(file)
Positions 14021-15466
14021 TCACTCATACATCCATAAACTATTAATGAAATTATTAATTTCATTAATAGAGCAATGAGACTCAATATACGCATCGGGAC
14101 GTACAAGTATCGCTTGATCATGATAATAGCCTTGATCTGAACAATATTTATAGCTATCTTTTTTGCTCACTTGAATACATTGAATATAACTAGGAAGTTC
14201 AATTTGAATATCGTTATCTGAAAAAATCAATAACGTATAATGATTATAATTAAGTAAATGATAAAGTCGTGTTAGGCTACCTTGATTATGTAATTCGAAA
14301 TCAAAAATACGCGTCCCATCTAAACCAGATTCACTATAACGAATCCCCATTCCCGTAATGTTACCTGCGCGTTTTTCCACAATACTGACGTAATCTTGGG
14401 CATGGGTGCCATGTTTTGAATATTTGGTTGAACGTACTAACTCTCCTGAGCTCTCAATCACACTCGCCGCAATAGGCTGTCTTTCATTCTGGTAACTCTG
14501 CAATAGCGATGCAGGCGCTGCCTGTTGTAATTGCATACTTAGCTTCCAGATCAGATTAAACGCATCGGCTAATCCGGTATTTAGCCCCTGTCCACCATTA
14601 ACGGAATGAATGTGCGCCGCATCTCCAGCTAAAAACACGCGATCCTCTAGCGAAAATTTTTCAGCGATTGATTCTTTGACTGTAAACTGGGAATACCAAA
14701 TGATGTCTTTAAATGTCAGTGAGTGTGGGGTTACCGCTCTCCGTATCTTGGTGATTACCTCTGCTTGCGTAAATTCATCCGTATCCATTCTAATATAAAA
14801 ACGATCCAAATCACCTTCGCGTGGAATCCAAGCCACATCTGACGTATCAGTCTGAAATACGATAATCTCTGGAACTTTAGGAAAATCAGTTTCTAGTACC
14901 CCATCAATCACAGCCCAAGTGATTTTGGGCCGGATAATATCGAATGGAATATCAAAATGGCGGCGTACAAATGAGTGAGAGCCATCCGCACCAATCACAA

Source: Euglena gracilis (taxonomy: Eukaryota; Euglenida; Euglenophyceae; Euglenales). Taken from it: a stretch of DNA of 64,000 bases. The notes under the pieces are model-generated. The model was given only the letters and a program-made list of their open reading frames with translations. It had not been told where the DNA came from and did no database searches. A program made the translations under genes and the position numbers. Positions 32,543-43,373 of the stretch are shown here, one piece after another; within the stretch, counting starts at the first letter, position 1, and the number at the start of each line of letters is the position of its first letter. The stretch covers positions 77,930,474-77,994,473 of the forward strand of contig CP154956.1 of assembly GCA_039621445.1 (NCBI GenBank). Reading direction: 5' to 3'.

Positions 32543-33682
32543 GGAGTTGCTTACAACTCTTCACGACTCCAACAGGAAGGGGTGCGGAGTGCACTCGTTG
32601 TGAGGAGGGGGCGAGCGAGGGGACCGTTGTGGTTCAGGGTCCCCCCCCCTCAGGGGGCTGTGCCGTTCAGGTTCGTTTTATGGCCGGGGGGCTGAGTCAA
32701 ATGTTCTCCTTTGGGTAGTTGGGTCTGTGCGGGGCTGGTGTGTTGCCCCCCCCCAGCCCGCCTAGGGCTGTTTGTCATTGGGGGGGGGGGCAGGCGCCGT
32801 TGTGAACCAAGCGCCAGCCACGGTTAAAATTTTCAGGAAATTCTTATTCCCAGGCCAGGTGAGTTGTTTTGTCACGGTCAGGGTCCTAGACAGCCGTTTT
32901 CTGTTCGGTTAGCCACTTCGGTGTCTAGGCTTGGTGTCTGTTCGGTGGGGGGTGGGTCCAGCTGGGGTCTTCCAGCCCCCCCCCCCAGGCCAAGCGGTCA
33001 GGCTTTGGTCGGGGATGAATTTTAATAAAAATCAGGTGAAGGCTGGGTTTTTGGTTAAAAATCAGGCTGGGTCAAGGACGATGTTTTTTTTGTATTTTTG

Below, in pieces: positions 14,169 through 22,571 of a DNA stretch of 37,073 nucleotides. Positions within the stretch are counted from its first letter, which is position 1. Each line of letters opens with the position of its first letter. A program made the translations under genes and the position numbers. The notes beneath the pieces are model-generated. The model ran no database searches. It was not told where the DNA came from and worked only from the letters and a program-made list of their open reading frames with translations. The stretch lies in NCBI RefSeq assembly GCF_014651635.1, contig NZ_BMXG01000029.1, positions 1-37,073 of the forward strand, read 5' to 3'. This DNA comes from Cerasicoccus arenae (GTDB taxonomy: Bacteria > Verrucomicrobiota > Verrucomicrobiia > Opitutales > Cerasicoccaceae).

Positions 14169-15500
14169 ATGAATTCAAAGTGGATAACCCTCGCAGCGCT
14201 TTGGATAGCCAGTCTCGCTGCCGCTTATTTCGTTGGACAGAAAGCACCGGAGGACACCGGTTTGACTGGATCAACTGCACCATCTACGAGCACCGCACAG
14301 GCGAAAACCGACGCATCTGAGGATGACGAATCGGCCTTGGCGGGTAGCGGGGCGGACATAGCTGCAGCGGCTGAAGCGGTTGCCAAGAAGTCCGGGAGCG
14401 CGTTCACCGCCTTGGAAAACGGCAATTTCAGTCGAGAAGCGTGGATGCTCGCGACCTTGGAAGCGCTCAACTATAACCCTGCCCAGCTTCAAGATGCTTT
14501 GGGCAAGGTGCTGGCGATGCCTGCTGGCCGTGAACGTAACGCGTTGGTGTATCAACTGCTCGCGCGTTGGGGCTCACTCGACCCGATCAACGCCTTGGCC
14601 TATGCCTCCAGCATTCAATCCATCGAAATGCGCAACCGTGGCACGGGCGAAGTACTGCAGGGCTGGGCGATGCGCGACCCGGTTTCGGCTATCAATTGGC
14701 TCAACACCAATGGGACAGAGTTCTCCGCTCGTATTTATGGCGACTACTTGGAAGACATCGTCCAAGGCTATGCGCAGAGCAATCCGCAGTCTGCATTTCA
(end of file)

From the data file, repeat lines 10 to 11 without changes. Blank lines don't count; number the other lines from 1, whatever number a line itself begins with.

14801 ACGATCCAAATCACCTTCGCGTGGAATCCAAGCCACATCTGACGTATCAGTCTGAAATACGATAATCTCTGGAACTTTAGGAAAATCAGTTTCTAGTACC
14901 CCATCAATCACAGCCCAAGTGATTTTGGGCCGGATAATATCGAATGGAATATCAAAATGGCGGCGTACAAATGAGTGAGAGCCATCCGCACCAATCACAA